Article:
• 38. Get the description of the request as an XML element (with verb, headers, content...)
  • 39. Return a description of the response as an XML element (with code, headers, content...)
  • 40. Actually the content is handled differently (as separate items, either text, XML, HTML or binary) to avoid the SOAP envelope syndrome </li></ul>
  • 41. Examples – HTTP Client http:send-request ( $ request as element (http:request)) as item () + <http:request href = &quot;http://www.example.com/...&quot; method = &quot;post&quot; > <http:header name = &quot;X-Header&quot; value = &quot;some value&quot; /> <http:body content-type = &quot;application/xml&quot; > <hello> World! </hello> </http:body> </http:request> <http:response status = &quot;200&quot; message = &quot;Ok&quot; > <http:header name = &quot;...&quot; value = &quot;...&quot; /> ... <http:body content-type = &quot;application/xml&quot; /> </http:response>
  • 42. Examples – ZIP Facility <ul><li>List entries: </li><ul><li>zip:entries ( $ href) as element (zip:file) </li></ul><li>Extract entries: </li><ul><li>zip:xml-entry ( $ href, $ path) as document-node ()
  • 43. zip:html-entry ( $ href, $ path) as document-node ()
  • 44. zip:text-entry ( $ href, $ path) as xs:string
  • 45. zip:binary-entry ( $ href, $ path) as xs:base64Binary </li></ul><li>Create new ZIP files: </li><ul><li>zip:zip-file ( $ zip) as empty ()
  • 46. zip:update-entries ( $ zip, $ output) as empty () </li></ul></ul>
  • 47. Examples – Google Contacts
  • 48. Examples – Google Contacts
  • 49. EXPath <ul><li>Introduction
  • 50. Simple examples
  • 51. The packaging system ←
  • 52. Web applications
  • 53. A comprehensive example
  • 54. Conclusion </li></ul>
  • 55. Packaging – The problem <ul><li>How to install a library of UBL format helpers?
  • 56. Depends on the processor
  • 57. Easy: just copy the files somewhere
  • 58. To use them, adapt the XSLT import URI or the XQuery import at hint in your using stylesheets or queries </li><ul><li><xsl:import href = &quot; file:///c:/xquery/ubl-helpers/mod-1.xsl &quot; />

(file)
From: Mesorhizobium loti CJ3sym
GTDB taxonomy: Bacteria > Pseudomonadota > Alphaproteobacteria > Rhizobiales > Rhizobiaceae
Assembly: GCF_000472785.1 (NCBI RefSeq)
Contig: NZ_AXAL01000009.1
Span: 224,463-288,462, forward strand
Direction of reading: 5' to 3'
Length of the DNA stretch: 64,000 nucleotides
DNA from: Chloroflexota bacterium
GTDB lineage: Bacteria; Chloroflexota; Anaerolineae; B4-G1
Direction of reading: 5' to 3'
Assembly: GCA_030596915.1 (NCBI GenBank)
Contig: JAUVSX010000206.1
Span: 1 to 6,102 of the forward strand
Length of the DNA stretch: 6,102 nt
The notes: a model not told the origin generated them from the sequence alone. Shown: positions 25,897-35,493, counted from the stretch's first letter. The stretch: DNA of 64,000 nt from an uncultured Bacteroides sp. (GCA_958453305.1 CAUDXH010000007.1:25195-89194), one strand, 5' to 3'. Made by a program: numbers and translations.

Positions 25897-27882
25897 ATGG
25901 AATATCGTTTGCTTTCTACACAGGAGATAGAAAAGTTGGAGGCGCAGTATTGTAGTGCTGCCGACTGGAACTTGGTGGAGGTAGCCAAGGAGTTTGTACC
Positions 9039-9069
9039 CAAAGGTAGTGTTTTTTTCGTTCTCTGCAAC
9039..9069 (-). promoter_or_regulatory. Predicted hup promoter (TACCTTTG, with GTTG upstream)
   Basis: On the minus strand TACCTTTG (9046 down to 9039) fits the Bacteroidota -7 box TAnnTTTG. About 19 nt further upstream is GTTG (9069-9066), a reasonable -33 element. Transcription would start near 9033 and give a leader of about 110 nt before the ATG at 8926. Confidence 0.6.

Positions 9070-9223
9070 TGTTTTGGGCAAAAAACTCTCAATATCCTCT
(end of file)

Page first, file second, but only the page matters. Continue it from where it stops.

• 59. import module namespace ubl = &quot;http://fgeorges.org/ubl/mod-1&quot; at &quot;dadb://modules/ubl-helpers/mod-1.xql&quot; ; </li></ul></ul>
  • 60. Packaging – Houston, we've... <ul><li>But UBL Helpers actually use FunctX
  • 61. So you have to change the import statements throughout this third-party library
  • 62. Wait a minute, no problem, really, UBL Helpers have to include FunctX
  • 63. But your application uses another library, which in turn also uses FunctX
  • 64. ... </li></ul>
  • 65. Packaging – Intermezzo <ul><li>OASIS XML Catalogs provide a bit of fresh air
  • 66. They help avoiding the requirement of changing import statements...
  • 67. ...as long as everyone agree on URIs to use in import statements
  • 68. They must then be supported by all products
  • 69. One has to install configure catalogs for its system by hand, again and again </li></ul>
  • 70. Packaging – Standard format <ul><li>The solution lays in a standard format to describe X* components </li><ul><li>Must describe what is needed but is not in the X* specifications (well-defined import URIs)
  • 71. Must be understood by most processors (suitable for standard libraries)
  • 72. Must package the components and additional informations in a single file (suitable as a delivery format)
  • 73. Must be eXtensible (that's X ML, isn't it?) </li></ul><li>Installation process can then be automated </li></ul>
  • 74. Packaging – Overview
  • 75. Packaging – Tools <ul><li>Standard on-disk repository layout
  • 76. Command-line repository manager
  • 77. Implementation for Saxon (XQuery, XSLT)
  • 78. Implementation for Calabash (RELAX NG RNG + RNC, Schematron, XProc, XQuery, XML Schema and XSLT)
  • 79. Implementations provide a Java API as well as command-line scripts </li></ul>